Camping in Norway - through Dutch glasses
With a Dutch perspective, we are happy to take the readers of this magazine on a trip through their beautiful country. We start this motorhome tour in Trondheim, the northernmost place we will visit this time. Let's mention it once and not talk about it again: Norway is expensive for the Dutch - and most other Europeans. The terrible war in Ukraine adds to this with its high fuel prices. This high price level has consequences for the way we travel. In Germany, Austria, Belgium and France we like to eat out regularly with a glass of wine, while in Norway we don't.
In Trondheim, we park the Tvillingen in the spacious motorhome parking lot towards the center on Saturday. At the end of May, there are mainly Norwegian motorhomes and only a few German and Dutch ones. Practical with the app Easypark, then we can pay the parking fee and decide tomorrow whether we will stay another day. We want to visit the cathedral on Sunday afternoon, see the colored houses on stilts, the old bridge and the fortress. Visiting the cathedral costs money. It rarely happens: all over Europe we like to visit churches and cathedrals, but I don't remember ever paying for it.
We Dutch are usually well informed about WWII and the misery it brought to their country. But Norway, how was it there? Operation Weserübung means nothing to the Dutch. I looked it up and found: Denmark and Norway would be neutral. On 9 April 1940, however, Hitler attacked both countries. With British, French and Polish support, Norway managed to hold out until 7 June. The Norwegian king and government then fled to London. A German puppet government was formed in Norway. The Netherlands was attacked on 10 May, more than a month later. I come to this because I see Dora 1 and 2 behind the motorhome park in Trondheim. These are two former bunkers for U-boats. They were constructed by the Germans during the Second World War - and are still standing there.
From Trondheim we set course for Kristiansund. During the morning, as we get used to, we stop at a nice place to have a cup of coffee in the motorhome. We also stop at a supermarket for fresh rolls and other food for one or more days. Because we drive regularly, we don't need power "from outside" thanks to the 125 Ah lithium battery and solar panel in the camper. We are lucky, after some cloudy and even rainy days, it is now sunny with blue skies. An ideal day to cycle the Atlantic route. I've done this before on a motorbike, and now with the motorhome. What a beautiful route this is!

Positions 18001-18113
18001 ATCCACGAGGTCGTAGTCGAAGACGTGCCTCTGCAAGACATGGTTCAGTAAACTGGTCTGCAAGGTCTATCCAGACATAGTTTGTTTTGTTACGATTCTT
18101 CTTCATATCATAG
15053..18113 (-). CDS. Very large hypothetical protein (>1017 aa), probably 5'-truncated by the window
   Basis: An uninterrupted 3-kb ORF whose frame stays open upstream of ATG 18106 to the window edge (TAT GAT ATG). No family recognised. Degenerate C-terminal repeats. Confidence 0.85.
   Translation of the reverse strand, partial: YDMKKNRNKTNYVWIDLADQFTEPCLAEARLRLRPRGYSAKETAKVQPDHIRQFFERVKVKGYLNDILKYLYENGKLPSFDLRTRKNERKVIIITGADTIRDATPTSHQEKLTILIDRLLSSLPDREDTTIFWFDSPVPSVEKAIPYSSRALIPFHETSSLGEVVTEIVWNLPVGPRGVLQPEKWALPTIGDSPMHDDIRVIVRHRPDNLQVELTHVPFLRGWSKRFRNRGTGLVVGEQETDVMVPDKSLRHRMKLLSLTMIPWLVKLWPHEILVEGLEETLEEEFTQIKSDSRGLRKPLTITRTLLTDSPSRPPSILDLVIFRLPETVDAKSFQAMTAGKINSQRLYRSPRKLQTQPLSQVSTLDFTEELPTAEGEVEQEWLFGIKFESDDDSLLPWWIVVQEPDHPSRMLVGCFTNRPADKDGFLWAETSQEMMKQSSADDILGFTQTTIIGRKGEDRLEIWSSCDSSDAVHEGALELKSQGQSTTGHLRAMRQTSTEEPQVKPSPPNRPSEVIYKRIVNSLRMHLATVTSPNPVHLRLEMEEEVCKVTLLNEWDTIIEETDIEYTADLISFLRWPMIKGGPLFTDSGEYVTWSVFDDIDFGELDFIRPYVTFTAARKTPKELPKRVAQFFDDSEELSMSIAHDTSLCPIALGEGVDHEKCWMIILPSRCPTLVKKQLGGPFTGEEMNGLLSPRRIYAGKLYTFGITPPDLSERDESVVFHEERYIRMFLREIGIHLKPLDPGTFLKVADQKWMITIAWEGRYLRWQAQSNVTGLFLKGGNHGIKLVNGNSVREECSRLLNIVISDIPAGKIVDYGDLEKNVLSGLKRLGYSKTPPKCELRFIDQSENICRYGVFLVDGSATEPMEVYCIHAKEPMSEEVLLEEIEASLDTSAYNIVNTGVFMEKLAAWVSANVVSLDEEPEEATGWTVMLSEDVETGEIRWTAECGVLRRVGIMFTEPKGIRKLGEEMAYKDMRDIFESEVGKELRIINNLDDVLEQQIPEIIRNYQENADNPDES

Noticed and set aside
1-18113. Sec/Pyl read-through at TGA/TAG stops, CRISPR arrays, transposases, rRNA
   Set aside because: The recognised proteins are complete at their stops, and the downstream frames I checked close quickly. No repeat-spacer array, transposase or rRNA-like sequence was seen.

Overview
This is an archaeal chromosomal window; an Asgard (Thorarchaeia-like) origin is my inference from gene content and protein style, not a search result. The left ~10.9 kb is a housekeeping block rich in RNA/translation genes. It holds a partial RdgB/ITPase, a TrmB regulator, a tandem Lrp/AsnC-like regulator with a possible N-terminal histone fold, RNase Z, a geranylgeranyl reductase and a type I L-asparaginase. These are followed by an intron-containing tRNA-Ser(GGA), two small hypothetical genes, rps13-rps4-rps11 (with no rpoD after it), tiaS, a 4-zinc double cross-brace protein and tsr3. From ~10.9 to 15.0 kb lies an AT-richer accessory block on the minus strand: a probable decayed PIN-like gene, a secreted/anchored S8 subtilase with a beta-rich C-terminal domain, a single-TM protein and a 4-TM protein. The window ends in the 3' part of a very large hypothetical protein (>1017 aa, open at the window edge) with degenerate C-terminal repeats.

I also used to drive past the campsite in Åndalsnes on my motorbike. That picture, with the beautiful background, has always stayed with me. And now we are here, with the motorhome. A nice place, away from the crowds. We could use a washing machine here: we've been traveling for a fortnight now. In the evening, no, it's almost night, we witness a beautiful sunset. The sky above us turns a breathtakingly beautiful red. Of course, Trollstigen was next on our itinerary. A small setback, the road was closed due to repair work after an avalanche. Google Maps doesn't mention it, but TomTom Camper does. Fortunately, the route via the E136 to Geiranger is also beautiful. The police understand that it will be busier than usual here, a good place for a traffic control. For the third time in my life I have to take a breathalyzer test: Once in Finland, once in my own country and now here.
The campsite in Geiranger is quite full and wet: "See if you can find a place and then come and pay", is the message we get. There is still one well-graveled spot by the running water. The view of the fjord and the cruise ships that moor here is enchanting. We had intended to stay here a day longer and take a boat into the Geirangerfjord. But we don't: it continues to rain cats and dogs, and we might as well drive further south. There is still so much to see! It is worth looking back when we leave Geiranger, you have a beautiful view of the village and the fjord. I pull into a parking lot, but a lady tries to stop me from doing so, gesticulating fiercely: "We're a film crew and we're going to film here. We'll be gone in two hours." There is a bus in the parking lot and all the passengers are busy taking pictures. "What about them?", I ask. "They'll be gone in ten minutes. Well, I take the hint: "I'll be gone by then, too." I go out and take my pictures. When I drive off after five minutes, she can't suppress a smile. The louder here we come, the more snow there is. An incredible amount of snow even, camper high. Making coffee in the snow: that would be nice.
Lom stave church
Road 15 takes us past Lom, where we naturally stop to visit the stave church. However, a friendly gentleman at the entrance stops us: "There is a funeral going on, in twenty minutes you can come in." It turns out to be thirty, but of course that's no problem. Grief over the loss of a loved one always takes precedence. Near Turtagro we see ... cross-country skiers. We stop at a cabin with a hotel, where we find a Dutch woman behind the bar. "Next weekend, Norway's national cross-country team will train here," she says. We can't believe our eyes when we stand in the beautiful building. No, we are not allowed to spend the night in the car park. Further away is the hotel Turtagro, it is closed and we can spend the night here on the round caravan site.